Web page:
David Scannell was born in New York on January 31, 1820. Before beginning his career as a firefighter in 1851, he served as an officer in the Mexican War. At the age of 31 he set off for California on board the steamer Gold Hunter. The following year, he ran against Thomas Johnson for sheriff of San Francisco, but being a newcomer to the city, he lost the election. He later became sheriff, and before his election, served as undersheriff to Sheriff William Gorham. Upon winning the election for sheriff, as it was noted in his biography, Scannell was praised by the citizens of San Francisco for being "free from the vices of dissipation and gambling."
Scannell also served as chief engineer of the San Francisco Volunteer Fire Department until December 2, 1866, when he signed the declaration that created the new Paid Fire Department of the City of San Francisco. In 1863, he was one of the founding members of the Firemans Fund Insurance Company and sat on the Board of Directors of the Firemans Fund. It was originally decreed that at least one-fourth of directors be part of the San Francisco Fire Department, of which Scannell was the most prominent member.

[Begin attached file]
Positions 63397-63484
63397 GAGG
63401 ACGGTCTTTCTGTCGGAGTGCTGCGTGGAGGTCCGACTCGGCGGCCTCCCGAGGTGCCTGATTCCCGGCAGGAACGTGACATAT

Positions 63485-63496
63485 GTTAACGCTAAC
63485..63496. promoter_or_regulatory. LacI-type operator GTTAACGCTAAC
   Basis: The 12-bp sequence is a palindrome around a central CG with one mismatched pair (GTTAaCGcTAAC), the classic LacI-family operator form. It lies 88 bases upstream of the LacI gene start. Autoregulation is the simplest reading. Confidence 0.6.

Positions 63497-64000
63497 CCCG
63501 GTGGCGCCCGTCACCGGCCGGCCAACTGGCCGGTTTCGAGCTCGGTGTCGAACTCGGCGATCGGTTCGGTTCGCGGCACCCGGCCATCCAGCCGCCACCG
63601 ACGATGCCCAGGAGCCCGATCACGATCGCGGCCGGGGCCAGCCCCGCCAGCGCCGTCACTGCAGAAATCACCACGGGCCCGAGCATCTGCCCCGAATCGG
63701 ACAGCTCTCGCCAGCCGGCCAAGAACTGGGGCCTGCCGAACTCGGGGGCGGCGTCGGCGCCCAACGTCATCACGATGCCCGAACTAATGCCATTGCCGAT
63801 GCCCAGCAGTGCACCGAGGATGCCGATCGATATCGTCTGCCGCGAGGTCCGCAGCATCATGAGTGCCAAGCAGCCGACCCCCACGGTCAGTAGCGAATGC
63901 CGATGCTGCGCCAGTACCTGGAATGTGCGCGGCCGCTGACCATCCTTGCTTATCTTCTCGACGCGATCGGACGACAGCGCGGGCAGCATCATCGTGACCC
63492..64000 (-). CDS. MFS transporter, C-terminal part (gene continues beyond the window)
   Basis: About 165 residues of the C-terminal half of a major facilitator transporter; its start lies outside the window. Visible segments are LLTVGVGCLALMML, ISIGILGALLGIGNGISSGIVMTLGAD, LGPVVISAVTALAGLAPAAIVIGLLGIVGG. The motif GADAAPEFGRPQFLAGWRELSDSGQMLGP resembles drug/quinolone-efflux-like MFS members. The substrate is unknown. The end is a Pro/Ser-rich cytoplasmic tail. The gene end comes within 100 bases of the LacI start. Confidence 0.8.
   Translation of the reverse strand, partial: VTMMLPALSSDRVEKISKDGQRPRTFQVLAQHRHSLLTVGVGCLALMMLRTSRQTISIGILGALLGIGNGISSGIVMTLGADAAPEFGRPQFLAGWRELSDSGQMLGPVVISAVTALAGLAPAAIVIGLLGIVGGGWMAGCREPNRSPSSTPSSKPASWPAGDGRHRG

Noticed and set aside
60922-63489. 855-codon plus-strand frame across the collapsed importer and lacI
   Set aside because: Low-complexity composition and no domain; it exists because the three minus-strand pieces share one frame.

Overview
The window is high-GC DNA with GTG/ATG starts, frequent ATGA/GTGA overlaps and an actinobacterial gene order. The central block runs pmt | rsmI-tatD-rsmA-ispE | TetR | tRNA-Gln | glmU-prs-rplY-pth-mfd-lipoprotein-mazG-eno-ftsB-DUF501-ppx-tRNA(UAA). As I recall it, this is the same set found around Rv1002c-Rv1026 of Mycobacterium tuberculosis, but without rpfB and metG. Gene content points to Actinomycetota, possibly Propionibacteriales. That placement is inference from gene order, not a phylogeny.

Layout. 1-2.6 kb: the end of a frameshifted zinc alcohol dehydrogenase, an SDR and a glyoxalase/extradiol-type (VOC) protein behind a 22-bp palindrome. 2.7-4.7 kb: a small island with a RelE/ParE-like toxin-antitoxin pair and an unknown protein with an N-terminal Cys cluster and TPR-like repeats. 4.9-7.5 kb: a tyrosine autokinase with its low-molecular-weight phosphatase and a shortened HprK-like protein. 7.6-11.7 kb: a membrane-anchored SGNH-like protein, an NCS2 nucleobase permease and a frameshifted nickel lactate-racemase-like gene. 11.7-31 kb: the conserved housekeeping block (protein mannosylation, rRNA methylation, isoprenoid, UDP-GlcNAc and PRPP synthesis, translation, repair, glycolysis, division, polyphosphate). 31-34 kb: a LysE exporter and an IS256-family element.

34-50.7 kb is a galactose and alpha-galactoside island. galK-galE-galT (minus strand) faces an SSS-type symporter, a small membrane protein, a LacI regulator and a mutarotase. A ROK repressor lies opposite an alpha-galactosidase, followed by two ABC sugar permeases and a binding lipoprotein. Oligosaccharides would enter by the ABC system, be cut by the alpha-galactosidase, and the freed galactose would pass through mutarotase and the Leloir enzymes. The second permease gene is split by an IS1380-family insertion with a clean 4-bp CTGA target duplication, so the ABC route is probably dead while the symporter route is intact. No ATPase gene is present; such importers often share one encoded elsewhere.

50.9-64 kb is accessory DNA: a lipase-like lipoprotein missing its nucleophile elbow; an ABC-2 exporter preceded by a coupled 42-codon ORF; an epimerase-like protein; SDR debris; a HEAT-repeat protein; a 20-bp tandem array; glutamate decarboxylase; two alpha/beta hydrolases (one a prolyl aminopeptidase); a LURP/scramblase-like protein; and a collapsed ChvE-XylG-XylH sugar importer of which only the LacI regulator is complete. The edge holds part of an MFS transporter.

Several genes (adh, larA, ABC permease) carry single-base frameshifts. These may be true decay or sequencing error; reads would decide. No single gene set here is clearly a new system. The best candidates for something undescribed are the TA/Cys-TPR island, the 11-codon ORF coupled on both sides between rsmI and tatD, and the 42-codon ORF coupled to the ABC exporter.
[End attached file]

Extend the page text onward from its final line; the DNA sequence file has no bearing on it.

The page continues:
On April 3, 1871, David Scannell was appointed chief engineer of the newly formed professional fire department. Upon his appointment, nearly 500 former volunteer firefighters paraded through the streets to show their appreciation of their former volunteer leader. In April 1873 he was removed from office during a disagreement between fire commissioners. On December 1, 1873, he as reappointed chief engineer. During his tenure as chief engineer, the citys first fireboat and first water tower were put into service, and Scannell recommended height limits on buildings and fire escapes to make firefighters more effective in such a fire-prone city.
David Scannell died on March 30, 1893. In his will he provided $2,000 to establish a fund to purchase a meritorious service medal that continues to be awarded to this day. The medal was "established to honor a member of the Fire Department who was most meritorious in the performance of his or her duty and for the bravest act performed in the saving of human life at the risk of his or her life."
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